Hayley James

sustaining youth workers - community part 2

by mjjames01/05/2010

The very first post in this series of blogs on sustaining youth workers was about community. The need that I found in my life to create space to share and be with others who identified with similar ministry. I wrote about how this idea resonated with a group of my friends reunited at soul survivor, the committment we all left with to work on creating this kind of community in our own lives, and promised to keep you updated.

Well over the last 8 months or so I have been exploring what this might look like in my life. I have had some great triumphs and some massive failures, from which I have learnt a lot, about myself and about this kind of community.

Intentionality

I am a planner and an organiser and so when I say I will do something I generally put that process into action. In this case it meant that I intentially looked and created opportunities to develop this kind of community. From this I have learnt that it is good to be intentional - most things don't just happen by chance, but that we cannot will things to be by hard work and determination. Relationships need to grow organically, whilst being nurtured by time, interest and joint enthusiasm. A community doesn't form over night by people getting together and saying, this is what we want and this is how we want it to be. A good community grows together as people grow together. You can start from that place of intentionality but the purpose should never override the development of relationships. Otherwise the type of community I am encouraging we form will not exist. The positives for me in being intentional has meant that I meet more frequently with my pastoral support and youth worker friends who live at a distance, and that I follow up group get togethers and new opportunities.

New opportunities

Recognising and following up new opportunities has been a big learning curve for me. Creating community doesn't have to be with those you already know, it could be with a stranger you meet at random.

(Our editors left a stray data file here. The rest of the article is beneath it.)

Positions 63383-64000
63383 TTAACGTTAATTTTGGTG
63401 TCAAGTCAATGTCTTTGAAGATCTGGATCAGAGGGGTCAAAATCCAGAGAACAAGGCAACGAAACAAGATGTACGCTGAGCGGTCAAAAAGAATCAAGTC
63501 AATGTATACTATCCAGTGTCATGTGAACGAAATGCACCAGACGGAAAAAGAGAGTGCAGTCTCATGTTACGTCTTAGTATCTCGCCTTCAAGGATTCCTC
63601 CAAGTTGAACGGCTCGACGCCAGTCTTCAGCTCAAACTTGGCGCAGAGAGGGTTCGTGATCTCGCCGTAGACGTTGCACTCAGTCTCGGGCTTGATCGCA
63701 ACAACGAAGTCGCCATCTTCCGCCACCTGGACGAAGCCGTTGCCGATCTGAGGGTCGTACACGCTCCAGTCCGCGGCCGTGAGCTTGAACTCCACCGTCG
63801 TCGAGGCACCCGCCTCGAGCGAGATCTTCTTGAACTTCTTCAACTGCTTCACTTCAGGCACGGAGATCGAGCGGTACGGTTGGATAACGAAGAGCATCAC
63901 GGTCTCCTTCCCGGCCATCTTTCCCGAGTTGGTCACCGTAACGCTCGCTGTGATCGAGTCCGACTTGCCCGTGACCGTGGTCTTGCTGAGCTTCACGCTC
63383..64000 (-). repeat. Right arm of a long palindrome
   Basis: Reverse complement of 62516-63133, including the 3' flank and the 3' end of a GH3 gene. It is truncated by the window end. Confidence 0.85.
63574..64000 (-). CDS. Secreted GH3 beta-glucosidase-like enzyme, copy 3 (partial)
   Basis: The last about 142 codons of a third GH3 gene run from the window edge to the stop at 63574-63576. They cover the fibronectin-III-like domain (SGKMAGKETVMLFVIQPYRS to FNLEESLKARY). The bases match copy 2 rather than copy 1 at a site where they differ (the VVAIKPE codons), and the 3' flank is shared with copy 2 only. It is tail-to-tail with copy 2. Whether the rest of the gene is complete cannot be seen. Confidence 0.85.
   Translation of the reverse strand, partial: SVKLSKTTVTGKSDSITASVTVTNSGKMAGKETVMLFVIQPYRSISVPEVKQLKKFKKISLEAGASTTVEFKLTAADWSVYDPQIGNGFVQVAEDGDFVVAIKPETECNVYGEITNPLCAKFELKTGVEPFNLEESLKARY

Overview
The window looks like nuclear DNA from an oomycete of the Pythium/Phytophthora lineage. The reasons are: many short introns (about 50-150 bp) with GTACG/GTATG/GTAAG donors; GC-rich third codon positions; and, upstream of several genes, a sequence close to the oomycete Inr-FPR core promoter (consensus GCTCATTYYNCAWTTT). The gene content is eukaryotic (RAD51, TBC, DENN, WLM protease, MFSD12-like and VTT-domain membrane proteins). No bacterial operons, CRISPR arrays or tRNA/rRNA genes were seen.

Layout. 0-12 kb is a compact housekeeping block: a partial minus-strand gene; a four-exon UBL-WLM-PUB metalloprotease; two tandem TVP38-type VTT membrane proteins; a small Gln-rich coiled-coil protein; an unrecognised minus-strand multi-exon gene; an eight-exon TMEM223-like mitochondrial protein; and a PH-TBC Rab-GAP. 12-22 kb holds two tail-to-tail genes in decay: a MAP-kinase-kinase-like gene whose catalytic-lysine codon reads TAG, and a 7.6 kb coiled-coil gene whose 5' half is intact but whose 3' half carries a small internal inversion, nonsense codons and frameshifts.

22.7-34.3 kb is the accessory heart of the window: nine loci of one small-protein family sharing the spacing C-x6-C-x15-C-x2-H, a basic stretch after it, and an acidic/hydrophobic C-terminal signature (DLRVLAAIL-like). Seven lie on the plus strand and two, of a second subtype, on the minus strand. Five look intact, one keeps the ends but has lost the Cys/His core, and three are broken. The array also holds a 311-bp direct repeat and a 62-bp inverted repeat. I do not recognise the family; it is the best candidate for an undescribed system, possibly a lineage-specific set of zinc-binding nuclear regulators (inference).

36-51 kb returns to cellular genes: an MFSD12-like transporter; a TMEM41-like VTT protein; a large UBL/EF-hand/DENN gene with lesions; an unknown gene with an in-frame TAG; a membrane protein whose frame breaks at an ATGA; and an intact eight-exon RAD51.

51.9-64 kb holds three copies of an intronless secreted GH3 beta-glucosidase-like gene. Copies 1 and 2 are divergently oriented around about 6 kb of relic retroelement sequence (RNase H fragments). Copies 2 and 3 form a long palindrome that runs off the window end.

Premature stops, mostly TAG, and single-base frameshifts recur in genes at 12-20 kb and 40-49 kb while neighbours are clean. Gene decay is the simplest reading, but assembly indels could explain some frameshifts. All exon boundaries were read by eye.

I had an amazing encounter with a fabulous youth worker within my district. We were both on a panel at a childrens and youth conference sharing about our outreach work and answering questions. By chance (or divine providence) we had both also been asked to co-lead a youth and childrens day on mission. The conference was our first meeting and we hit it off straight away. For both of us it feels like we have been friends forever. Generally I am quite reserved and it takes time for real friendships to develop and yet meeting Tracey was completly different - we were friends straight away. Now we get together regurlarly to talk and be together. There are times in life when we need to recognise and hold onto the opportunities that God presents to us - even in the most random of situations.

Time

Time has always been a huge issue for me. I tend to feel guilty putting time into myself, even though I know it is valid and neccessary. What I have recognised in this area is that necessary doesn't cover it. It is essential!!! Meeting with Tracey and other youth/childrens workers in our district reminds me that we all need a place to 'air and share'. To talk about our lives, our ministries, our struggles and our joys. We need a place to question when things don't make sense and a place to celebrate when they do. We need a safe community to be honest about where we are at, without judgement or fear, where we can find acceptance, love and encouragement. We need a place where we are understood and our work is valued. That means we need to carve out space in our diaries to meet with our choosen community.

My heart more and more is for youth workers and seeing us fulfill the mission God has called us too. This is my journey so far in exploring community - I by no means have it anywhere near sorted, but I'm still trying and still seeking. My advice would be to look at the opportunties that present themselves. When they do intentionally follow them up and make time to build this kind of community. Remember relationships take time and energy to develop, you need to input both.

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Youth Work

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